German Army will receive Leopard 2A8 tanks, not the Leopard 2A7+
BERLIN, GERMANY — The German army may experience an unexpected renaissance because of the war in Ukraine. We know that it is this war that has caused dozens of countries to think about renewing their military platforms. Berlin believes that the German army should not be an exception to this pattern. Thus, for the first time since 1992, the German army will most likely receive a brand new main battle tank.
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However, it will not be the Leopard 2A7+ as was recently claimed. It is not known if it will also be the Rheinmetall KF-51 Panther tank. However, it seems that Berlin will place the first order for the latest modification of its famous Leopard. This is the Leopard 2A8.
According to a French source, Berlin is preparing an order for Krauss-Maffei Wegmann [KMW] – the manufacturer of Leopard tanks. The order includes the replacement of 18 Leopard 2A6 tanks donated to Ukraine. They should be replaced by the Leopard 2A8. The order writes the French source, will come with a framework agreement. It will include an additional clause for a possible order “of a three-digit number of Leopard 2A8 tanks”.
Version 2A8 is little known but has been around since mid-2020. This tank will be developed from another tank – Leopard 2A7HU. These are Hungarian Leopards and Budapest ordered 44 units nearly five years ago. Leopard 2A8 will have a new engine and active protection system. 2A8 will actually have to serve as a more advanced version of the board.
This is good news for Germany, but bad news for France. BulgarianMilitary.com recalls that there is a Franco-German project for a main battle tank. However, Germany will apparently solve the problem with its aging Leopards. At the same time, Paris has to replace at least 160 obsolete Leclerc tanks. Suddenly the Franco-German MGCS [Main Ground Combat System] project became increasingly difficult to implement.
Paris is aware of the situation. Already last week, the French Minister of Defense, Mr. Sebastien Lecornu, expressed his concern about the MGCS. Seeing what is happening in Berlin, Mr. Lecornu has every reason to be worried. Moreover, the MGCS is in its infancy and is already causing disagreements between Germany and France. The disagreements are operational-management: the manufacturers involved in the MGCS project cannot agree on who should take what role. Put simply – everyone wants to be a leader, but no one backs down.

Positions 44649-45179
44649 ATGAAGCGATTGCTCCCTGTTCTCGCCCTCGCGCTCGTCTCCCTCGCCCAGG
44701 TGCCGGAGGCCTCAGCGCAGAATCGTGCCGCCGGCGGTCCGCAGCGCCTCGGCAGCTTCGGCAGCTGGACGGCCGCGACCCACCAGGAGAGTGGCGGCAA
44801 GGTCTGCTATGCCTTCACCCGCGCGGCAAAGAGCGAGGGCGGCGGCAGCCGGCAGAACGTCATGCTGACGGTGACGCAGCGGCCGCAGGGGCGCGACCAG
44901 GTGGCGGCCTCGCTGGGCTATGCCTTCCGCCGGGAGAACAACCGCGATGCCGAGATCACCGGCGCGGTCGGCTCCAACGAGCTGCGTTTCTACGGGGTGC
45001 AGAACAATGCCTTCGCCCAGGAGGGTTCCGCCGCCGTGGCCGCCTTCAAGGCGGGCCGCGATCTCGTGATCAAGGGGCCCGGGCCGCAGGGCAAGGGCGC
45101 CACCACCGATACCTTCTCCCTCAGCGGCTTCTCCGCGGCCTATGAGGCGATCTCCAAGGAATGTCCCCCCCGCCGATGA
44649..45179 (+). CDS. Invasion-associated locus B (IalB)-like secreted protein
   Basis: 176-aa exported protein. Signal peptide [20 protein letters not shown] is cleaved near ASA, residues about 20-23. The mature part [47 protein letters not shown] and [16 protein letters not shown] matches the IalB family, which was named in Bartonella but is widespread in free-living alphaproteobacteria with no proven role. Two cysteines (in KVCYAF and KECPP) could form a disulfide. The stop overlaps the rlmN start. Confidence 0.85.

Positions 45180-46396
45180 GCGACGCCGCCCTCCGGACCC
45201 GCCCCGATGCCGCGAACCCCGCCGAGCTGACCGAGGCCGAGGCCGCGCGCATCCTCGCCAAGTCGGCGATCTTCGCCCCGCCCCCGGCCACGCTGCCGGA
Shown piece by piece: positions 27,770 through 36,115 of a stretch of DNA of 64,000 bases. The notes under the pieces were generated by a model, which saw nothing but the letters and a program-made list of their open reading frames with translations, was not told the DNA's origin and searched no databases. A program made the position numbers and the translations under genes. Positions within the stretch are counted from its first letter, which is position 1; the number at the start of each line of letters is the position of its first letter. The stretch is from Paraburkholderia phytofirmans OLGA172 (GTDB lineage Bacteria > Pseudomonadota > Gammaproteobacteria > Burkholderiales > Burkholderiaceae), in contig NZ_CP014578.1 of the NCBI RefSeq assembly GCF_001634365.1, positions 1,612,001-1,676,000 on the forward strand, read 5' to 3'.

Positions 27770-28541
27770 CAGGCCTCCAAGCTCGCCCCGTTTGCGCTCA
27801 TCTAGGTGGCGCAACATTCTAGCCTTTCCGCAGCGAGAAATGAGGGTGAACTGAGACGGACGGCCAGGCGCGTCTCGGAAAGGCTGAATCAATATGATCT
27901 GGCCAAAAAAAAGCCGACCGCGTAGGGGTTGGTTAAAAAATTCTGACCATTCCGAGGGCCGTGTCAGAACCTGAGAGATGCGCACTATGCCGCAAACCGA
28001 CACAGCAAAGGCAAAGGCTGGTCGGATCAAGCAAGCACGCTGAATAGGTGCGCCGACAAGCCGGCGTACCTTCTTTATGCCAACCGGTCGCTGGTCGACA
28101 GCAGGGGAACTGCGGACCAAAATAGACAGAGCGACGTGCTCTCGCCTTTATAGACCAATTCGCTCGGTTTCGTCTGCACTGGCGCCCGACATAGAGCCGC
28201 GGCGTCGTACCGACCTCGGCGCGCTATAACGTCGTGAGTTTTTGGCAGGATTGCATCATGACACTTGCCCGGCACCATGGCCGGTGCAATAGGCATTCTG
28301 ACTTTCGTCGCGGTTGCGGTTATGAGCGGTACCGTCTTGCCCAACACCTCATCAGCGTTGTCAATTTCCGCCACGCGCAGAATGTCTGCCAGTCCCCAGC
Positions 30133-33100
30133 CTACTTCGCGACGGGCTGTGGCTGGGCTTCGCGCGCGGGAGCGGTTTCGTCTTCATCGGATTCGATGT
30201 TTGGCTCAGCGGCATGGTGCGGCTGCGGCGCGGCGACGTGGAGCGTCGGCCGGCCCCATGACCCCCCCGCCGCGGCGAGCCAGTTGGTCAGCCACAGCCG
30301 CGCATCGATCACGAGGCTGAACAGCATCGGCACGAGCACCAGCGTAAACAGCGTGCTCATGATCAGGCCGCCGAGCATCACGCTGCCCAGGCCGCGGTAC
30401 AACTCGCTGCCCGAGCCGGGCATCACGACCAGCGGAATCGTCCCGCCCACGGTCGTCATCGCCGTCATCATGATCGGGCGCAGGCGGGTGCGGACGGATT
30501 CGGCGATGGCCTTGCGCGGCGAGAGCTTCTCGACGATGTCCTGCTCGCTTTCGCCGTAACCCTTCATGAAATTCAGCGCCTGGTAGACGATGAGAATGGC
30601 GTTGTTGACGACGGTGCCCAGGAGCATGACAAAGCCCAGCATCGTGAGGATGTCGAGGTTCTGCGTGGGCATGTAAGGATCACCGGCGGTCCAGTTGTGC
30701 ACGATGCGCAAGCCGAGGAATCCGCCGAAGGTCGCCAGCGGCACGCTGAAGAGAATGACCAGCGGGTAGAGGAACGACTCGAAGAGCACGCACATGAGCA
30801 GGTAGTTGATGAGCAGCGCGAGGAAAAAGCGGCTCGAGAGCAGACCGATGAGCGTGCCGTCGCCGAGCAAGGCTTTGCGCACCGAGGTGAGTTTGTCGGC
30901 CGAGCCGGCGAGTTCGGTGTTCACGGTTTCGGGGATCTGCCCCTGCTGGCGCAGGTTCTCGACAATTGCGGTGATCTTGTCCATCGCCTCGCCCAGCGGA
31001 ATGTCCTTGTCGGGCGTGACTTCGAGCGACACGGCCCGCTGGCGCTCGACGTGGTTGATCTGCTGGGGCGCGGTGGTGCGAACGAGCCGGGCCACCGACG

And if the MGCS was to overcome this challenge, suddenly Rheinmetall appeared on the scene with his KF-51 Panther. The balance was broken, and France saw a threat both to the general project and to her own defense. A “second slap” hit Mr. Lecornu when a confidential report by German industry to the Bundestag’s budget committee said, “the MGCS would hardly materialize until 2035”.
Is Berlin not telling Paris that a new joint tank is not a priority for the German budget and army? This may be the message. Currently, Leopard 2A7+ is starting to be ordered from European countries. BulgarianMilitary.com recalls that the German lobby in Norway did the impossible for their Leopard 2A7+ to win the tender for a new battle tank of the Norwegian army, beating the undoubtedly superior South Korean K2 Black Panther.
We have already mentioned Hungary as a Leopard 2A7 user, but Qatar also ordered this version of the tank. Berlin has a production line built for the 2A7, so the production of the 2A8 will be much easier, and even faster. Therefore, it is not surprising that if the Leopard 2A7+ is the best German tank at the moment, Berlin wants something better for its soldiers.
The Leopard 2A8 would be born to remain the tank of choice for the German Army. For how long is still unclear. But such an opinion was also expressed by the management of the Renk company in the person of Mrs. Suzanne Wiegand, CEO. “Leopard 2 is likely to remain the preferred product for some time,” she said. Although Berlin has not given up on the MGCS but is giving signals that this project is not a priority at the moment, we can’t help but end with a question: Did the MGCS project end before it even started?
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